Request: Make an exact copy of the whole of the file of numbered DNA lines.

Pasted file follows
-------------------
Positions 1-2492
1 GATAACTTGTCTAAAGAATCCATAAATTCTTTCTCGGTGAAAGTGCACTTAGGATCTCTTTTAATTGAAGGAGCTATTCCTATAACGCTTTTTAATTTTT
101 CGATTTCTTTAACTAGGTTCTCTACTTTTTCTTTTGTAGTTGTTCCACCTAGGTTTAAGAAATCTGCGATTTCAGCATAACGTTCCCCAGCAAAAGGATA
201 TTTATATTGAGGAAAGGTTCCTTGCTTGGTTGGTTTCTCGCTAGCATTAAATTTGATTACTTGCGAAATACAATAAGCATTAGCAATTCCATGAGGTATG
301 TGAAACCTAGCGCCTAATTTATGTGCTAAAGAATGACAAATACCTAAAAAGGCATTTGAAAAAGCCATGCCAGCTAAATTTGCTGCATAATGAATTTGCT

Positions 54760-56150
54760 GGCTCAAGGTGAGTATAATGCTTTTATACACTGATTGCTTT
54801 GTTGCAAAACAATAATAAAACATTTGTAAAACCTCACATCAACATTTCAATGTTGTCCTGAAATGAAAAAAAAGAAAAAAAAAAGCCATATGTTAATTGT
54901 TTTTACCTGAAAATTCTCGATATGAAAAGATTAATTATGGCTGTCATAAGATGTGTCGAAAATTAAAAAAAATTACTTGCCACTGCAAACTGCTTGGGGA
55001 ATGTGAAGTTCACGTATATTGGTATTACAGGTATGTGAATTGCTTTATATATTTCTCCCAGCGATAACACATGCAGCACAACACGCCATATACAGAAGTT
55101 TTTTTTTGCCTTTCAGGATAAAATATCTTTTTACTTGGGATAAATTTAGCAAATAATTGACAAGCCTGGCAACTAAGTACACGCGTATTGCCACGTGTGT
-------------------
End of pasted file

Positions 1-2492
1 GATAACTTGTCTAAAGAATCCATAAATTCTTTCTCGGTGAAAGTGCACTTAGGATCTCTTTTAATTGAAGGAGCTATTCCTATAACGCTTTTTAATTTTT
101 CGATTTCTTTAACTAGGTTCTCTACTTTTTCTTTTGTAGTTGTTCCACCTAGGTTTAAGAAATCTGCGATTTCAGCATAACGTTCCCCAGCAAAAGGATA
201 TTTATATTGAGGAAAGGTTCCTTGCTTGGTTGGTTTCTCGCTAGCATTAAATTTGATTACTTGCGAAATACAATAAGCATTAGCAATTCCATGAGGTATG
301 TGAAACCTAGCGCCTAATTTATGTGCTAAAGAATGACAAATACCTAAAAAGGCATTTGAAAAAGCCATGCCAGCTAAATTTGCTGCATAATGAATTTGCT

Positions 54760-56150
54760 GGCTCAAGGTGAGTATAATGCTTTTATACACTGATTGCTTT
54801 GTTGCAAAACAATAATAAAACATTTGTAAAACCTCACATCAACATTTCAATGTTGTCCTGAAATGAAAAAAAAGAAAAAAAAAAGCCATATGTTAATTGT
54901 TTTTACCTGAAAATTCTCGATATGAAAAGATTAATTATGGCTGTCATAAGATGTGTCGAAAATTAAAAAAAATTACTTGCCACTGCAAACTGCTTGGGGA
55001 ATGTGAAGTTCACGTATATTGGTATTACAGGTATGTGAATTGCTTTATATATTTCTCCCAGCGATAACACATGCAGCACAACACGCCATATACAGAAGTT
55101 TTTTTTTGCCTTTCAGGATAAAATATCTTTTTACTTGGGATAAATTTAGCAAATAATTGACAAGCCTGGCAACTAAGTACACGCGTATTGCCACGTGTGT